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Soak History, Randall Aiken's Soak Circuit

Re: Aiken Attenuator/Load Randall Aiken

Design equations and a schematic of the Aiken attenuator design

>Re: Power Attenuators/Soaks. (From here you can read the entire thread.)

Following are some of my favorite, conceptual, less-technical paragraphs from the posting. -- Michael

>> Randall Aiken wrote:
>> "A speaker presents a varying impedance load to the amp. The stated
>> impedance is usually measured at 400Hz, and can vary widely over the
>> frequency range. Speakers generally have a large resonant peak that
>> can be as much as 5 times the rated impedance, or even higher. The
>> impedance also starts to rise upward following the trough impedance at
>> 400Hz. This rise can occur at varying frequencies and have a varying
>> rate, depending upon the speaker and its enclosure.

Aiken Speaker Simulator Circuit

>> Here is a copy of my design for a circuit that will simulate the
>> impedance variations you get with a 16 ohm speaker cabinet. The real
>> speaker will probably vary depending upon how hard it is driven, due to
>> motional restrictions of the cone, which this circuit will not do.
>> This circuit will make the amp react to the load unlike pure resistive
>> dummy loads, but if you want to tap off the input and send the signal
>> to a board, or other equipment, you will need to attenuate it with a
>> voltage divider, and low-pass filter it to simulate the frequency
>> response rolloff of the amp.
>If you want to add a line out feature for recording, tap off the input
>of the circuit; that is, at the junction of the amplifier output and R1.
>Use a resistive divider to lower the signal level. Note that this
>circuit provides a load impedance that approximates a speaker, but it
>does not provide a frequency response that approximates a speaker. If
>you want to use such a device as a silent load for recording, you will
>have to add further lowpass, highpass, and bandpass filtering that
>approximates a speaker frequency response for it to sound good.

Using the DejaNews link above, you can see this other posting in the thread.

Somone wrote:

>Randall Aiken,

> I would be very curious to know your opinion of the THD HOTPLATE, and its supposed "frequency compensation" circuitry, its "bright and deep" switches and its noise control circuit (light bulb). It seems really well-built. Kolbe doesn't seem to think to highly of the THD unit, claiming it is essentially "non-reactive"...(the Air Brake is completely resistive I understand.) Is the "reactive" element--i.e.impedance curve accuracy compared to real speakers-- essential to full dummy loads, but not so important for attenuators where a lot of energy is still going to speakers??

I'll let you know my opinion of the Hotplate as soon as mine arrives. Like yourself, I bought mine on the recommendation of people who owned them.

I have several other commercial units, including the Altair Power Attenuator (the unit that started it all way back in the late '70s), a Scholz Power Soak, and a Marshall Power Brake. From what I've heard from people who have compared them, the general consensus is that the THD unit sounds best, followed by the Power Brake. I believe the Air Brake is too new to have generated many comments, at least among people I've heard from. [the guitar salesman at the used guitar store said the Hot Plate sounds better than the Marshall. At extreme attenuation, the Hot Plate sounded just as awful and fizzy and un-amp-like as any attenuator or load I've heard. - Michael]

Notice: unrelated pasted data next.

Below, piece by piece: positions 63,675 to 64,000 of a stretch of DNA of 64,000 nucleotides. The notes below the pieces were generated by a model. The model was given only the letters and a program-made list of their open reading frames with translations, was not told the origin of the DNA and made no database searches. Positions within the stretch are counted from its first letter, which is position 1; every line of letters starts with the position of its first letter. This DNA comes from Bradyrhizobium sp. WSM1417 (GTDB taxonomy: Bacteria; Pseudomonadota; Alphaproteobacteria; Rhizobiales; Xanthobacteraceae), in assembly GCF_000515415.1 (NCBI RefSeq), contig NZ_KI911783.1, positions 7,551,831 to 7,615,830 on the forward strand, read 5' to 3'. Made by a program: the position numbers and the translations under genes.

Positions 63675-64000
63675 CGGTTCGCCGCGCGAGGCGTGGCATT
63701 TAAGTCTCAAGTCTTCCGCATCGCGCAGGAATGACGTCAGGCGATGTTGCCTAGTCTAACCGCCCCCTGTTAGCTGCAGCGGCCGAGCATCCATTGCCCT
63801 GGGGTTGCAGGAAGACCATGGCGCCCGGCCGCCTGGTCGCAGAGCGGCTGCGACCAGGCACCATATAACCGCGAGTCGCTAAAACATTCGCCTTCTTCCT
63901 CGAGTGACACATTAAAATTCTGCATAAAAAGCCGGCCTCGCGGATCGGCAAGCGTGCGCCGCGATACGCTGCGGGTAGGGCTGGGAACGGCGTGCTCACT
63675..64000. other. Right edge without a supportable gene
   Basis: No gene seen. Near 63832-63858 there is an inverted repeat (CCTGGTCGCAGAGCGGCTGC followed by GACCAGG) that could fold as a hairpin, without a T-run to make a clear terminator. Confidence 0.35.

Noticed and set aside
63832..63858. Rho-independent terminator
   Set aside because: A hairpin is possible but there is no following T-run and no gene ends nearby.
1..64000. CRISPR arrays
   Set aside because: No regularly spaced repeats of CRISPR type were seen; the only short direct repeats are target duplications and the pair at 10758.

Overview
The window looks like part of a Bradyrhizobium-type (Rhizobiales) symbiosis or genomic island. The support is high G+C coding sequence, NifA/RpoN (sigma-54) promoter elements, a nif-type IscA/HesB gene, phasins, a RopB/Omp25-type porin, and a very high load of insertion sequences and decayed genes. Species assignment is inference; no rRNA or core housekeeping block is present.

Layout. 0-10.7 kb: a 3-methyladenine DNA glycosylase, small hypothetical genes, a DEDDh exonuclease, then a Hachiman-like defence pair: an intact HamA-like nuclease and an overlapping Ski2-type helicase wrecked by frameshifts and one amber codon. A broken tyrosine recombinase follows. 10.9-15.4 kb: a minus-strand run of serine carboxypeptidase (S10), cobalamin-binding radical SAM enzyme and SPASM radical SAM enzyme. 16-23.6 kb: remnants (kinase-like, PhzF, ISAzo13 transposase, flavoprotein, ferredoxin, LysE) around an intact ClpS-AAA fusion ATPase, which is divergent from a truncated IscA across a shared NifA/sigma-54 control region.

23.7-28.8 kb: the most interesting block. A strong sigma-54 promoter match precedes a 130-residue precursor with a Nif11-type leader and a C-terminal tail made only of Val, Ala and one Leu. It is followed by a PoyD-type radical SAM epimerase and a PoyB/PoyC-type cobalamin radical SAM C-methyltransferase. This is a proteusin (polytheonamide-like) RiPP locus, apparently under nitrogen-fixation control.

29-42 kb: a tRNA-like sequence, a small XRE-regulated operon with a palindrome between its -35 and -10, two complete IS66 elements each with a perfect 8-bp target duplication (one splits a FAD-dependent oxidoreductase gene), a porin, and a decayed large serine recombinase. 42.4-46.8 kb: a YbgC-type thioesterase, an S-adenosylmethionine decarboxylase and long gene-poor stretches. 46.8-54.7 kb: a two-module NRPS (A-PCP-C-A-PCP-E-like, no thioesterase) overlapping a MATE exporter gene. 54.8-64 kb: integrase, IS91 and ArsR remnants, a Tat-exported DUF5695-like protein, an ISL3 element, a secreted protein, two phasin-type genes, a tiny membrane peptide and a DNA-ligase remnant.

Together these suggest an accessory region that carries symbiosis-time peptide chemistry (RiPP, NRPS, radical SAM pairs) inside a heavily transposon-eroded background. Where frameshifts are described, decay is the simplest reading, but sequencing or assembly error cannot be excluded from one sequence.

As to the importance of simulating the impedance characteristics of a loudspeaker, that is an interesting subject. I find that it really depends upon several factors including the amount of attenuation, the room characteristics, and the amplifier output section itself.

I prefer the sound of a pure resistive attenuator at very low levels (playing along with the stereo at night). I prefer the sound of the reactive load at very small amounts of attenuation (loud live gigs), except in very live rooms, where it sounds rather shrill. The purely resistive load can seem muffled or flat in some places. I have even gone as far as running two units in series, one reactive, and one resistive, and adjusting the levels of each for the best sound (this is also a great way to get really low volume levels for apartment dwellers and the like).

I have read postings by some people who claim a purely resistive load will damage a tube amplifier whereas a reactive load will not. I don't recall the exact claim, but it wasn't backed up by any theoretical explanation, just conjecture. The pure resistive load should be safe for the amplifier; I run my amps full up into a load resistor on the bench and see no such problems; however, I have noticed a reactive load will sometimes cause a feedback amp to oscillate (another good reason for no negative feedback loop on the output stage...).

[I had squealing problems with the Silent Speaker reactive attenuator, with my Marshall 4010 1x12 50 watt combo amp. - Michael]

> How do your designs relate to existing attenuator/load products?

I wouldn't really call my designs "mine", as they are nothing more than modifications to the well-known speaker simulation circuitry as described in RDH4 and other places.

The circuits I posted previously were simply my circuit values to attain desired resonant frequency points and peak impedance variations, along with high frequency impedance limiting and DC/low frequency impedance values slightly lower than the midband impedance as is common in a standard loudspeaker.

I initially designed mine for use in testing amplifiers into a reactive load at full volume without blowing the neighbors away.

-- Randall Aiken

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